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        --- In Authentic_SCA@yahoogroups.com, "MMM" <marshamclean@r...> wrote:



        >
        > > From: hunyddthered [mailto:mel_elliott100@h...]
        > However, acres of bare skin is not period (unless
        > > you're 16thC German, in which case you need to loll about wearing
        > > nothing but a veil and a hat.....) which count belly dancers OUT.
        > >

        > I must vehemently disagree here. Women in India were displaying a
        great
        > deal of bare skin throughout the SCA period. Documentable through
        > statuary as well as detailed illumination and European traveller's
        > descriptions. A common upper garment was a choli, which bared
        belly,
        > much of the arm and lots of upper chest. It also appears that
        women in
        > some areas went bare breasted as well. There is a sari wrap (not
        100%
        > sure about provenance) which bares the lower leg.
        >
        > Please speak to a knowledgeable Raqs researcher (Asim?) about Raqs
        > clothing before making a blanket statement. Belly bunnies bother
        most
        > of us, but I find many things worse.

        See! I completely missed this bit, as well -- I've been totally out of
        it, and have some time between installs to chat about this. :)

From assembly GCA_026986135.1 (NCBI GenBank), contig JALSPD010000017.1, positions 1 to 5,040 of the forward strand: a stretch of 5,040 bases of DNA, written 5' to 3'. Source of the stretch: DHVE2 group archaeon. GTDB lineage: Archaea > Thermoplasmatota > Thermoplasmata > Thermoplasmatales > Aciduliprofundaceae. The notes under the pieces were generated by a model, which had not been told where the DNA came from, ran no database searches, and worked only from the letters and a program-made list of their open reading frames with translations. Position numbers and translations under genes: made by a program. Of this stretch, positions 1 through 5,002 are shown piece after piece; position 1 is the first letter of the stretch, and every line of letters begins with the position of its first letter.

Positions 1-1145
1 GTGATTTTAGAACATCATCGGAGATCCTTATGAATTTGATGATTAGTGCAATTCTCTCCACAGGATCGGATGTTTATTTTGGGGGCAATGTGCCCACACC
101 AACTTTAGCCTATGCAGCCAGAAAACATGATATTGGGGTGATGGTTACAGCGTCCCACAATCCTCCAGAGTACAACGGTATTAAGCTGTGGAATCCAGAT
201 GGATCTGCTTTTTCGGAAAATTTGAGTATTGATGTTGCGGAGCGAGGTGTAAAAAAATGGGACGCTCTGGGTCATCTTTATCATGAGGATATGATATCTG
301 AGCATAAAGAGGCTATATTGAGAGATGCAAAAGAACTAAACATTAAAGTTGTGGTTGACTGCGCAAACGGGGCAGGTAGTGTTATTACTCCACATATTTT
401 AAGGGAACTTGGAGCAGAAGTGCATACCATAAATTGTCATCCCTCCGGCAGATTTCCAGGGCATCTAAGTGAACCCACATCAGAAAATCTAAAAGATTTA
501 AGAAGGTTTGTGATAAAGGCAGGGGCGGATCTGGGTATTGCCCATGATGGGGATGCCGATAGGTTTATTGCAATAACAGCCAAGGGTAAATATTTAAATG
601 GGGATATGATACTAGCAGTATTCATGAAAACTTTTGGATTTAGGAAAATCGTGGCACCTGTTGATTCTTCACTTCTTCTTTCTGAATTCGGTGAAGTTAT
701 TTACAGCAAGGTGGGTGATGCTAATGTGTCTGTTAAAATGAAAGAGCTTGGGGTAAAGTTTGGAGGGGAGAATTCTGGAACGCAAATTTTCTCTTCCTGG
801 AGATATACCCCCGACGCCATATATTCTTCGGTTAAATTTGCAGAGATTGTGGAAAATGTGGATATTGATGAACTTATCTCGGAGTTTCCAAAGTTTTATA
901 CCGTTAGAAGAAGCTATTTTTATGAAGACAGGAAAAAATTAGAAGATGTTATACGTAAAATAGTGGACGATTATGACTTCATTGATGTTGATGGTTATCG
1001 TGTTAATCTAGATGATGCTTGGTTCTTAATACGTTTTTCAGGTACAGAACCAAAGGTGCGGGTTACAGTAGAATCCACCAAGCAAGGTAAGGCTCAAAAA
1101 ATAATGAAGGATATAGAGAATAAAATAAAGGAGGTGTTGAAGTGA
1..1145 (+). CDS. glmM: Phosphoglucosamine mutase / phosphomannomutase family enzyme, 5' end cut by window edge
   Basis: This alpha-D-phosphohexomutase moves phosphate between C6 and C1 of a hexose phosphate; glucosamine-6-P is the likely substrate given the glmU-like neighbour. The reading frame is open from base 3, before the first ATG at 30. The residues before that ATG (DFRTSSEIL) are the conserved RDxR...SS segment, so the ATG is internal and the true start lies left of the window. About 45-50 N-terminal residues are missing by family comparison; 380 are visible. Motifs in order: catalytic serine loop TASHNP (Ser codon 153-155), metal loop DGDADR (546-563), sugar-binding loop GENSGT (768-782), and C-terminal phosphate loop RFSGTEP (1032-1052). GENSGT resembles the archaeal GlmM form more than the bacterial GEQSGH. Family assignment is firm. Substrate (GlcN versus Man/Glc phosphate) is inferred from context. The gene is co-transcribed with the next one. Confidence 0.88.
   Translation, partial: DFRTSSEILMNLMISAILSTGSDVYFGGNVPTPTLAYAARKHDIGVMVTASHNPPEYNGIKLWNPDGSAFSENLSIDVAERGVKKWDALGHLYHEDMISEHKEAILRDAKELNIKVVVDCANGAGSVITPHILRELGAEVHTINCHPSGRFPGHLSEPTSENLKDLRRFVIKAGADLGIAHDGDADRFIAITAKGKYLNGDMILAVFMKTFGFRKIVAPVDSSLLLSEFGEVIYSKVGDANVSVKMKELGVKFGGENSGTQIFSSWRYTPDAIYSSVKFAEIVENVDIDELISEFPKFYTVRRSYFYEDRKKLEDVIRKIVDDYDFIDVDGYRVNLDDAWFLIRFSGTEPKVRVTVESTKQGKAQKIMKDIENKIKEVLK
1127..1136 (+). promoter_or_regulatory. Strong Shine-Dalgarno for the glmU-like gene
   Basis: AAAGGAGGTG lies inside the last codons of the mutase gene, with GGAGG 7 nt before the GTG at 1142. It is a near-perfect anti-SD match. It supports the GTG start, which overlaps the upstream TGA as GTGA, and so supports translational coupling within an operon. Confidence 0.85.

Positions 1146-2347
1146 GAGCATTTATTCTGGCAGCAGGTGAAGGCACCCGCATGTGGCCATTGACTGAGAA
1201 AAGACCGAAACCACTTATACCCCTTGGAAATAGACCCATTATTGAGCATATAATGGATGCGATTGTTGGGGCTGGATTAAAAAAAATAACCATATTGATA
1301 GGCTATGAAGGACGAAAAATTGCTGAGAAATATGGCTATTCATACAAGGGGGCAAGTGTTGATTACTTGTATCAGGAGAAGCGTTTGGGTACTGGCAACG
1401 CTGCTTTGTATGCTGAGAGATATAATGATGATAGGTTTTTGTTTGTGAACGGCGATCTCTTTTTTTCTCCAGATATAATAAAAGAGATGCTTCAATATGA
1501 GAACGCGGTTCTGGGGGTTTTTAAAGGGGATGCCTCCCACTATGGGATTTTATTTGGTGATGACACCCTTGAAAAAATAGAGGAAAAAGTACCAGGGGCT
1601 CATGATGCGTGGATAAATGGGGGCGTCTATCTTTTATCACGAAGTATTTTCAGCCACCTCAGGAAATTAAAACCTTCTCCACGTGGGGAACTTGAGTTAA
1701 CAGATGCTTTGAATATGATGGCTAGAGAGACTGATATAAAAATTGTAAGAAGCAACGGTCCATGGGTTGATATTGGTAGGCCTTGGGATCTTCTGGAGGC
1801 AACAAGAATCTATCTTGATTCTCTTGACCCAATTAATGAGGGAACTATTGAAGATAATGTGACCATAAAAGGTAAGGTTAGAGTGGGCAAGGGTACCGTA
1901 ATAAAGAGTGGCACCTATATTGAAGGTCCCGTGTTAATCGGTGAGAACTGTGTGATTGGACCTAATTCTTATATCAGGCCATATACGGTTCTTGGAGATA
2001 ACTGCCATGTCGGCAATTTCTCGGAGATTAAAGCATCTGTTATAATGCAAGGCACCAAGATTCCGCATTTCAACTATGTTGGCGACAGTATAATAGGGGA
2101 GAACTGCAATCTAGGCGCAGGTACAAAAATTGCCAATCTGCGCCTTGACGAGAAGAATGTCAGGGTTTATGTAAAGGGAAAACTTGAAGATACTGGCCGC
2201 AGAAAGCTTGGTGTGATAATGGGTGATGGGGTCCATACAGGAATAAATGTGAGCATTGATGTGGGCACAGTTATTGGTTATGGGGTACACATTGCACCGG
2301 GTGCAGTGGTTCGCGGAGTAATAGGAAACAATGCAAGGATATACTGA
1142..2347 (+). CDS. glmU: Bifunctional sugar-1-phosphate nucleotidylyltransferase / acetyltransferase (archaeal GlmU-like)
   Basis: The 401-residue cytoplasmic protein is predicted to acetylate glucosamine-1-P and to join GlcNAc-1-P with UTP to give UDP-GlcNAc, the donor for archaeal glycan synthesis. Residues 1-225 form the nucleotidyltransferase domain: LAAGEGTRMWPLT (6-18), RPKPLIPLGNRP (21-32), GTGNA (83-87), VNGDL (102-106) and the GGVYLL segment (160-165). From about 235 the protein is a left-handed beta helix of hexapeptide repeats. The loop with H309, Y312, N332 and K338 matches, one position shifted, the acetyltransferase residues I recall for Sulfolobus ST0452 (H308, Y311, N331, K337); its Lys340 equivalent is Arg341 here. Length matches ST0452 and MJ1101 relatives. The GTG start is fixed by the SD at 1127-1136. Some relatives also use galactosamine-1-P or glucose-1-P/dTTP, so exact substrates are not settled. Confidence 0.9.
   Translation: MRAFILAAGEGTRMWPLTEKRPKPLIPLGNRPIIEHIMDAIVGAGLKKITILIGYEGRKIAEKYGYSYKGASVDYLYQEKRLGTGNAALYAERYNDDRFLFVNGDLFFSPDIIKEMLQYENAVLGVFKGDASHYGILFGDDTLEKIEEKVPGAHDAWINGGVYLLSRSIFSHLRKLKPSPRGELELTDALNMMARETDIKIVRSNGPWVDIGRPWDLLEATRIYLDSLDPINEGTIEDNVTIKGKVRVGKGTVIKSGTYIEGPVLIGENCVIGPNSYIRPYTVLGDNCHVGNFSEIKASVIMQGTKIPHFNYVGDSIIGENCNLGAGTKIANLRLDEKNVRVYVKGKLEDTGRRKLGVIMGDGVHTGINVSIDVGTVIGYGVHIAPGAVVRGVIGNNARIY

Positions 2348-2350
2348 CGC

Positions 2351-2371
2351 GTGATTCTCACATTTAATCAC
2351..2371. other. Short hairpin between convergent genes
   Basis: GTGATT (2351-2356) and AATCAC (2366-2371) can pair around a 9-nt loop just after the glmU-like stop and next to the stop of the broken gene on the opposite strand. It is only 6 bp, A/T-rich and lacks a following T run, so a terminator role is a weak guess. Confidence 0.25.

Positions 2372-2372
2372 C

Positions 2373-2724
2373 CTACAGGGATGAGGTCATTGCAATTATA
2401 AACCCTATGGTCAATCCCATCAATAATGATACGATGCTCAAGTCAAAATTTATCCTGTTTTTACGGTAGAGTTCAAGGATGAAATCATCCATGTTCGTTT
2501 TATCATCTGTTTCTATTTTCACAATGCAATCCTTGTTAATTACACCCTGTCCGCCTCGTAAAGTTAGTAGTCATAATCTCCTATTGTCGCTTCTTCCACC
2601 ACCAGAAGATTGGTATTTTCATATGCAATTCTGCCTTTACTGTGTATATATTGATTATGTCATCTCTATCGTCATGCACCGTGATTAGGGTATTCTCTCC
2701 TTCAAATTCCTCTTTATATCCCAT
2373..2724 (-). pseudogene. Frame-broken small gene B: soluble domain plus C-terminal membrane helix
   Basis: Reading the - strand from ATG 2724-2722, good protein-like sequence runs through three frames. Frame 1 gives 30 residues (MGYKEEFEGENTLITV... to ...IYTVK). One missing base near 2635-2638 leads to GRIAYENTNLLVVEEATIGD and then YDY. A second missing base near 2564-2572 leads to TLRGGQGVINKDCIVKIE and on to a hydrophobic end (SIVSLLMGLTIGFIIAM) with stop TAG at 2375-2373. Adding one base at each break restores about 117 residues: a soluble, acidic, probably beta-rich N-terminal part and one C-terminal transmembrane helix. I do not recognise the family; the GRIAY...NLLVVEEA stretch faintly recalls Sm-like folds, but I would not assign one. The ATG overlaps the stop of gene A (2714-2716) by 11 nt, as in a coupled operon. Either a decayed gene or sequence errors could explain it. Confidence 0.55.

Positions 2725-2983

It's still very, very true that the majority of dancers in the Middle
        East, in period, would not have worn anything remotely scandalous.
        But, it's important to understand why, and that's mostly because the
        majority of dancers were not what we, in the modern West, would
        consider "dancers", as in professionally trained/paid performers. They
        are just normal folks, who occasionally hoof it to a lively tune. Raqs
        (bellydance) is, first and foremost, a social dance. And every
        indication is that is was as much one throughout SCA period as it is,
        today. In fact, one of the major disconnects between modern dancers
        from "over there" and Western raqs shaquri participants is that a
        number of the former assert that Western dancers cannot, ever, be as
        good as the native dancers, because they literally grow up with it --
        not just watching it on TV, but doing it, at parties, at discos, etc.
        What does all the above have to do with the price of tea in China? Not